Today in NYC History: Welcome to the 1939 World’s Fair!

Statute of George Washington. Image from Curbed, courtesy of Henry Weber.

Statute of George Washington. Image from Curbed, courtesy of Henry Weber.

Equal parts magical, frightening, odd and successful, the 1939 World’s Fair offered tourists from all over the world the possibility of a peaceful, technocratic future, just as World War II began. It opened to great fanfare in Flushing-Coronoa Park, Queens, 76 years ago today.

The idea for the 1939 World’s Fair was cooked up by Mayor Fiorello La Guardia’s brainstrust at the height of the Great Depression, and was meant to engender optimism. The slogan was “Dawn of a New Day,” though a different phrase from the promotional materials, “The World of Tomorrow,” is what stuck.

Longtime New York reformer George McAneny came up with the idea of using the Corona Ash Dumps of Queens as a staging ground. The depository for coal ash, trash and manure, the “Valley of Ashes” was memorialized in the Great Gatsby, as the gang drove home from the city to West Egg:

This is a valley of ashes — a fantastic farm where ashes grow like wheat into ridges and hills and grotesque gardens; where ashes take the forms of houses and chimneys and rising smoke and, finally, with a transcendent effort, of men who move dimly and already crumbling through the powdery air.

According to McAneny, Robert Moses was thrilled when he heard the idea, rare for an idea that was not his own. That said, it involved taking underutilized land and turning it into a park and highways, which was right in Moses’ wheelhouse.

Crews worked feverishly to get the grounds ready. Moses oversaw the completion of two sewage treatment plants, planted more than 1,000 trees, erected administrative buildings, and extended two highways through the new park. Describing the layout of the grounds is difficult, but fortunately, a website completely devoted to the 1939 World’s Fair has all the maps, photos and descriptions you could ever need. Put simply, the Fair was divided into categories such as Transportation, Communication, and the Arts, all of which were supposed to promote a vision of the future. The exhibits were supplied by corporations, foreign nations, and American states. Huge statutes, robot technology and booming optimistic propaganda about the future abounded, which critics said gave it a fascistic vibe.

On Opening Day, 206,000 visitors came through the gates, with 35,000 on hand to watch President Franklin Delano Roosevelt address the crowd at the “Court of Peace.” (Watch a clip here.) The day was doubly celebratory, also serving as the 150th anniversary of George Washington being sworn in as the first President of the United States, right here in New York City. (This was obviously a contender for the Today in NYC History post.)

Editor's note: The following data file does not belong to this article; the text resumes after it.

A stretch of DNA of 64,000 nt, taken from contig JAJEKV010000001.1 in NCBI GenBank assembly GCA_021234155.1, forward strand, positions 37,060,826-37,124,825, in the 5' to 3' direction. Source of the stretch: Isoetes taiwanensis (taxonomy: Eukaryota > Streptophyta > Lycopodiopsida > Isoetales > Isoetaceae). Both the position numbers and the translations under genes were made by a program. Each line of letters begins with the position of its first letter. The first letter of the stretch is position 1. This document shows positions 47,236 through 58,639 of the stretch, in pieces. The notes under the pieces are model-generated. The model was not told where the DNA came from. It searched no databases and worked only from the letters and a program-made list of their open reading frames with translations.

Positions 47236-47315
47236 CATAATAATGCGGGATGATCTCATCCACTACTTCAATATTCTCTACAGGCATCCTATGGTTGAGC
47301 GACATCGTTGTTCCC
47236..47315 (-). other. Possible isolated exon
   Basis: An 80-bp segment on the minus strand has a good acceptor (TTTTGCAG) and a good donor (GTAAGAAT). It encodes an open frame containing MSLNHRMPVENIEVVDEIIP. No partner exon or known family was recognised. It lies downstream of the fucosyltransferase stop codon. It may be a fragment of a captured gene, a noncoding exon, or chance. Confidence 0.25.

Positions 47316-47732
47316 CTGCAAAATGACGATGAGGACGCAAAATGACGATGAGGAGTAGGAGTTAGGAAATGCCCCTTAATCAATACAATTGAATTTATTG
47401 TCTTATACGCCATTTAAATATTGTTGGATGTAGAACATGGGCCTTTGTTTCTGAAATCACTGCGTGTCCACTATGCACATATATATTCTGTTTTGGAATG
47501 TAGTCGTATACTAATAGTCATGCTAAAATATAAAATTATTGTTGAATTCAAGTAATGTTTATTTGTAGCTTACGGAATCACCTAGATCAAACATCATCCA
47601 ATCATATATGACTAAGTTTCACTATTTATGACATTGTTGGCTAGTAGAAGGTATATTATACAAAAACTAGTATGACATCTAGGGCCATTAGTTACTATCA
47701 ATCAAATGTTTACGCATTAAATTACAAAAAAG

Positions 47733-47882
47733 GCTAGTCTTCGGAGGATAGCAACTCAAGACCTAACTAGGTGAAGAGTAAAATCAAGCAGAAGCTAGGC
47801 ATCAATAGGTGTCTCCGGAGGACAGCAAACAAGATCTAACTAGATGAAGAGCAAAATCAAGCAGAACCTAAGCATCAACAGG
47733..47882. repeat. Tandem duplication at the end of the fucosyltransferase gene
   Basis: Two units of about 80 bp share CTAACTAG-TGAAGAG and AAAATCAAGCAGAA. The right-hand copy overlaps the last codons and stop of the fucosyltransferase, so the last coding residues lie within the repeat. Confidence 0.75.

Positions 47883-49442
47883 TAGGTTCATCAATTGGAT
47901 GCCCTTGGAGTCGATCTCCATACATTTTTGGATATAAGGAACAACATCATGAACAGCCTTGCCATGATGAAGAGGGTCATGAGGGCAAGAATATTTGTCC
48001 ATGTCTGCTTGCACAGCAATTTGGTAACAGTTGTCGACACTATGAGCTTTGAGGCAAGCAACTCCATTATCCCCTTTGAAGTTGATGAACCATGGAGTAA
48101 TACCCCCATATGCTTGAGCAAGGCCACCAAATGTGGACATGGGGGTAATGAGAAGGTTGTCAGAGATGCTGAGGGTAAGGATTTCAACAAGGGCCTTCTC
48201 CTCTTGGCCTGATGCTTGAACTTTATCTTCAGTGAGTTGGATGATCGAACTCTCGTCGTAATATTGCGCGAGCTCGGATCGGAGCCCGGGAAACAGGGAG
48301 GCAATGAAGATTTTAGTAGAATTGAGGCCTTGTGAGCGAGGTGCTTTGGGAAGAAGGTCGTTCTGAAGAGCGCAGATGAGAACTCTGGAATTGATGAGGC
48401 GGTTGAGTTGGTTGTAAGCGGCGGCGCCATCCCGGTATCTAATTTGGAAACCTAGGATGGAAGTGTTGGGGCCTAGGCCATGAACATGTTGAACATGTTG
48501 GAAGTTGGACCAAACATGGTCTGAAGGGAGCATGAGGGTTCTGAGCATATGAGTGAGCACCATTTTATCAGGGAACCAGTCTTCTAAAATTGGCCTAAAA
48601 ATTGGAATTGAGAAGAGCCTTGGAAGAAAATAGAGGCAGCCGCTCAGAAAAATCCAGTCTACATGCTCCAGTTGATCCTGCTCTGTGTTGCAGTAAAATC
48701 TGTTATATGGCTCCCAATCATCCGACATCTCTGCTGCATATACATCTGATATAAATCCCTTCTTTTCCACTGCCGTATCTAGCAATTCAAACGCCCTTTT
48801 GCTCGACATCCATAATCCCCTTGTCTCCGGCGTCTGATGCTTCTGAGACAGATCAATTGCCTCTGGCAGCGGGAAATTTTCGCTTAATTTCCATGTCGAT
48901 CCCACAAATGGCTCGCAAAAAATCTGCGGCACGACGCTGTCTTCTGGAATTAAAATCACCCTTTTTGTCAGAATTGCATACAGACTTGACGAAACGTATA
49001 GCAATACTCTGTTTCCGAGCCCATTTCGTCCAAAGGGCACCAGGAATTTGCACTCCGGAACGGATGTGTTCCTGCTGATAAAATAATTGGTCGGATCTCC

Prepping a diorama of NYC that took up a regular city block. (Image from Life Magazine.)

Prepping a diorama of NYC that took up a regular city block. (Image from Life Magazine.)

The real winner of the day was RCA (Radio Corporation of America). For it’s World’s Fair opening act, it showed off its latest television, which broadcast Roosevelt’s speech in black and white. Most “regular folks” had never seen a television before, and crowds were astonished, despite helpful brochures explaining what was happening. After Roosevelt’s speech concluded, RCA broadcast a speech by Albert Einstein discussing cosmic rays. Exciting demonstrations were also displayed by General Motors, Westinghouse, AT&T, and the Soviet Union. Overall, the Fair had 44 million visitors from 1939-1940, with the average visitor attending more than twice.

In the years after the Fair, Moses tried to parlay the facilities into the new United Nations Headquarters, but foreign diplomats sneered at Queens, and demanded a location in Manhattan, or they’d flee to greener pastures, like San Francisco. San Fran had to settle for being the seat of the Federation in Star Trek. Ultimately, Flushing Park was used as a temporary UN headquarters until 1951, while the East Side location was built. The park was used again for the 1964-65 World’s Fair, a disastrously run sequel that helped grease Robert Moses’ removal from power after 35 years of dominating New York.

Today the park remains a refreshing burst of green in the middle of Queens. If you’ve never been, just pretend you’re going to a Mets game, then get off on the other side of the subway station and you’ll see it. Sadly, parts of the 1964 World’s Fair are falling into disrepair. John Catsimatidis, failed 2013 mayoral candidate and controversial supermarket magnate, actually had one of the few refreshing ideas of the 2013 mayoral election when he suggested hosting a new World’s Fair in Flushing Meadows-Corona Park. Imagine the excitement of Apple and Google putting on their exhibits, to say nothing of emerging foreign nations. Let’s do it!

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